Accommodating the Mobile Workforce

The Act also provides faster vesting in retirement plans, makes it easier for employees to make rollovers from one type of plan to another and provides some relief from the 60-day limit rule for rolling over from one retirement plan to another.

“These provisions are an acknowledgement of the changing work environment. Employees are moving between jobs more often and the need for flexibility and portability is becoming more important,” said Kaster.

As part of the legislation, the vesting schedules for employer-sponsored plans decreases from five years to three years. Employees changing jobs will be able to make rollovers between different types of employer-sponsored plans or from an IRA to an employer-sponsored plan.
The Internal Revenue Service also is being asked to create a hardship exception to the strictly enforced 60-day limits for rollovers, in cases of “casualty, disaster or other events beyond the control of the individual.”

Tax Credit for Low-Income Earners

To further encourage low-income taxpayers to put aside money for their retirement, the Act establishes a temporary, non-refundable tax credit for contributions to an IRA or employee-sponsored plan tied to the individual's adjusted gross income (AGI) and not to exceed $2,000 in credit. For joint filers earning no more than $30,000, the credit applies to 50 percent of the retirement contribution they make. A joint filer with an AGI of $30,000 to $32,500 can receive a 20-percent credit for retirement investments while a joint filer with an AGI between $32,500 and $50,000 can receive a 10-percent credit. Above $50,000, the credit is not available.

Tax Credits for Small Businesses

A nonrefundable tax credit for small businesses is also included in the Act to encourage small businesses to establish retirement plans so their employees have more options for saving and to help offset some of the administrative costs of establishing these plans.
The Act provides for a credit of up to 50 percent of the startup costs incurred by the small business in setting up a plan. However, the dollar limit for the credit is no more than $500 for the first three years of plan, after which there is no additional credit offered.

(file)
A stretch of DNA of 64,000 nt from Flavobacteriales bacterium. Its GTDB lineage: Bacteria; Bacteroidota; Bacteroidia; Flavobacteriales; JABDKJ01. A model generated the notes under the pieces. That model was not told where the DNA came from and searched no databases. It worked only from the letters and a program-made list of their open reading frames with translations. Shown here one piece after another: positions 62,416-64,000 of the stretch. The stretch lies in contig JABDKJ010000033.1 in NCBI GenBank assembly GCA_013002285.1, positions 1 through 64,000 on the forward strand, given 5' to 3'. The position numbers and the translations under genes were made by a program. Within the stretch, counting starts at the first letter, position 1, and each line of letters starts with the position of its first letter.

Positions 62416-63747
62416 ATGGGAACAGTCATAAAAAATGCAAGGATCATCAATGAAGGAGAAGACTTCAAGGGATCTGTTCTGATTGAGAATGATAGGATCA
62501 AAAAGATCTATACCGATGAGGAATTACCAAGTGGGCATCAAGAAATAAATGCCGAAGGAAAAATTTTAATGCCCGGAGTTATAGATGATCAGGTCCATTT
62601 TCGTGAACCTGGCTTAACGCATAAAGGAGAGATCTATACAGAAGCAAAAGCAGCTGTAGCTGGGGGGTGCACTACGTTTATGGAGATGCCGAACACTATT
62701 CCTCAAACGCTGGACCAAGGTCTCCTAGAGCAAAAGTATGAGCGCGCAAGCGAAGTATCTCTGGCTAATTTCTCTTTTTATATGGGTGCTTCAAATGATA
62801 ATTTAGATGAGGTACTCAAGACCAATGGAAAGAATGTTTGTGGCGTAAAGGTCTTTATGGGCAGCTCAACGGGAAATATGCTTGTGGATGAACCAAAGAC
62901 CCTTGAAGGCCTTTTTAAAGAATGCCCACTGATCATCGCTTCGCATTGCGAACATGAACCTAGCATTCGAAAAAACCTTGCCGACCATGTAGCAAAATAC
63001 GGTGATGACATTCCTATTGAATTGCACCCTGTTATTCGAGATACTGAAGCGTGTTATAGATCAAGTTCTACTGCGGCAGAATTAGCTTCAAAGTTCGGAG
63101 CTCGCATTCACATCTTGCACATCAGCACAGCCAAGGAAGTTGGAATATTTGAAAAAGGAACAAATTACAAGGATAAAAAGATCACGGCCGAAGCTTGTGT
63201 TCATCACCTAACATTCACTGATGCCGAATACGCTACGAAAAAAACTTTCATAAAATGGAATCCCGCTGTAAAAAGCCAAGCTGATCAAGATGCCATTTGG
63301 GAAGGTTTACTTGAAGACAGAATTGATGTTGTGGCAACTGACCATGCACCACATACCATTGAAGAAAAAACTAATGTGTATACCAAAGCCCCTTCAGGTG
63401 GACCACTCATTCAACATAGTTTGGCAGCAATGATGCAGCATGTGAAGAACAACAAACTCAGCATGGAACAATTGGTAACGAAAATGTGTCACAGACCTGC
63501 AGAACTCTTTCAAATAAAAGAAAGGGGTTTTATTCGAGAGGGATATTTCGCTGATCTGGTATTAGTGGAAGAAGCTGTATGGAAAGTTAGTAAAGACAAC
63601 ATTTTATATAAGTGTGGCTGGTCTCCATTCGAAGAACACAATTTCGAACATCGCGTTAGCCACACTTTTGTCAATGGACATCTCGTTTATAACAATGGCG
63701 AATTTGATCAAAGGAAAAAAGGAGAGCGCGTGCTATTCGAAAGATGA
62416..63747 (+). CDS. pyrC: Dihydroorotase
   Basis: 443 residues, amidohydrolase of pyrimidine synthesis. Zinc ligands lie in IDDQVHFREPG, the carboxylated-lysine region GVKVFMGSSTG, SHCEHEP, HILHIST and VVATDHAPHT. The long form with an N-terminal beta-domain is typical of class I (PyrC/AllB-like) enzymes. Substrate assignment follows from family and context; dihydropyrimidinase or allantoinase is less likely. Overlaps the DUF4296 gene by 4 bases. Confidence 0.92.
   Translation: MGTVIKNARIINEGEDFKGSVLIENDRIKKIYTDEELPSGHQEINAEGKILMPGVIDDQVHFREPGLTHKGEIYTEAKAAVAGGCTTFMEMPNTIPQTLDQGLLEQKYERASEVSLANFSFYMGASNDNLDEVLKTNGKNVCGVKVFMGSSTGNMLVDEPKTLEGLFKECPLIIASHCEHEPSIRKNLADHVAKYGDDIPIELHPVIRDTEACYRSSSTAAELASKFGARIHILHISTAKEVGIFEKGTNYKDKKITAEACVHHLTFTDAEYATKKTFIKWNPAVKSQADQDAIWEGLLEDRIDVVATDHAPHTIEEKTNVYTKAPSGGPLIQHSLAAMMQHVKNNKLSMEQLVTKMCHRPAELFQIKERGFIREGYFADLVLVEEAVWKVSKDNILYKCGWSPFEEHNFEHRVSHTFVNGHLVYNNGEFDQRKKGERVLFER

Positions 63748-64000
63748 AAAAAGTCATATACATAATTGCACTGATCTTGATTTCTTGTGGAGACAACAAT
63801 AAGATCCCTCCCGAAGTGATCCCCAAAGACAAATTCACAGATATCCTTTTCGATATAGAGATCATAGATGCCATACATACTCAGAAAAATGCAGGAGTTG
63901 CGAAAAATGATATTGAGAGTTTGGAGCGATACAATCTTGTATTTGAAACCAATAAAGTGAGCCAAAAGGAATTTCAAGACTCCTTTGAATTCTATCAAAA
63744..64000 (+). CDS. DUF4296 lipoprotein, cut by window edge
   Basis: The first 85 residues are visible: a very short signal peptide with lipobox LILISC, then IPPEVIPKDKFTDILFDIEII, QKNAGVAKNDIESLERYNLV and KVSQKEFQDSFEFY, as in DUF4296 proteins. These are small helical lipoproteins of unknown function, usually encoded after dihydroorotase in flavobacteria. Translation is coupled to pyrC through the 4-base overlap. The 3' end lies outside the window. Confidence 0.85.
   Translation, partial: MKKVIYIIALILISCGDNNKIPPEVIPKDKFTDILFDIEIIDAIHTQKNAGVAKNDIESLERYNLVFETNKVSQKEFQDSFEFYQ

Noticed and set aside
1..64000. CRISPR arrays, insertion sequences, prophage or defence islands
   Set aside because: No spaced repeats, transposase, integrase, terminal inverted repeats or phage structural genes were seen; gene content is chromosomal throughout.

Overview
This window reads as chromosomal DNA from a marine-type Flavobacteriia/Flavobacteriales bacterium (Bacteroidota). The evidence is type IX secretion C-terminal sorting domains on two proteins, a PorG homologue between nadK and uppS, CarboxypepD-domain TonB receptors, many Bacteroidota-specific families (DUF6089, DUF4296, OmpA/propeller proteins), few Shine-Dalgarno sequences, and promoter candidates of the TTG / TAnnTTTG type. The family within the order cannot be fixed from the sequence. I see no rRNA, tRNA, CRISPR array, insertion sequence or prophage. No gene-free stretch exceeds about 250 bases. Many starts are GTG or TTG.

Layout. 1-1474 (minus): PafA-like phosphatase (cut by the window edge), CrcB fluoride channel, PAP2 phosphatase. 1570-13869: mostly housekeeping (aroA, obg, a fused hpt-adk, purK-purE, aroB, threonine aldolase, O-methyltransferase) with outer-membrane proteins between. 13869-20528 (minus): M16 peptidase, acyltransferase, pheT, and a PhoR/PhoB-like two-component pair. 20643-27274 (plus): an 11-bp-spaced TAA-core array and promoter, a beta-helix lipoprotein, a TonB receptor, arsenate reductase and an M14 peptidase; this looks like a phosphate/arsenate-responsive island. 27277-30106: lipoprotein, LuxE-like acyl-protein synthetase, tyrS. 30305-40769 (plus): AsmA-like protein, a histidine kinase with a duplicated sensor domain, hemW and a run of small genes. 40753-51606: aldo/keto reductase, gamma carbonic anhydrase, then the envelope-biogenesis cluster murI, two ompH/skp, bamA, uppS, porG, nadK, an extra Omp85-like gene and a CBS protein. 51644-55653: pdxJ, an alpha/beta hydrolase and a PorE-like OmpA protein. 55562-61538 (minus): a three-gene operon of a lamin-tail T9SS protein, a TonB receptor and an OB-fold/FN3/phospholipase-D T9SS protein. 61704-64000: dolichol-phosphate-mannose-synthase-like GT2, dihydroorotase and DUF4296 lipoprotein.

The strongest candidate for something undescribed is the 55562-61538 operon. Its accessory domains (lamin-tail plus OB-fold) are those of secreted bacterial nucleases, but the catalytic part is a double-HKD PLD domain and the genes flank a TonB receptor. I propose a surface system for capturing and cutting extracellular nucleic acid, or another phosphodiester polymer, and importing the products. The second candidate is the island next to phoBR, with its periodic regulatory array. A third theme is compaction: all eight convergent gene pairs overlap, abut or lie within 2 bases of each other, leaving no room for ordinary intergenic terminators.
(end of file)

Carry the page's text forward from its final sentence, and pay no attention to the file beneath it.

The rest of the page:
Patience Required

Just as patience is a virtue in investing, patience also is needed when it comes to the new pension and IRA incentives.
“While the IRA and pension reform is significant legislation, estimated to allow taxpayers to save tens of billions of dollars over the next 10 years, most of the provisions are phased in gradually. This means that while taxpayers may be anxious to take advantage of them, they're going to have to wait awhile before realizing the full impact,” said Kaster.


CCH INCORPORATED, headquartered in Riverwoods, Ill., was founded in 1913 and has served four generations of business professionals and their clients. The company produces more than 700 electronic and print products for the tax, legal, securities, insurance, human resources, health care and small business markets. CCH is a wholly owned subsidiary of Wolters Kluwer North America. The CCH web site can be accessed at The CCH Federal and State Tax group web site can be accessed at and the Human Resources/Pension Group web site can be accessed at

Editor's Note: Additional press releases and related information on other provisions of the tax bill are available at

For members of the press, complimentary copies of CCH's new tax books including 2001 Tax Legislation: Law, Explanation and Analysis, 2001 Tax Legislation: Highlights, Conference Committee Report, Estate Planning Strategies After Estate Tax Repeal: Insights and Analysis, and Estate Planning Under the New Law: What You Need to Know are available by contacting Leslie Bonacum at 847-267-7153 or at [email protected].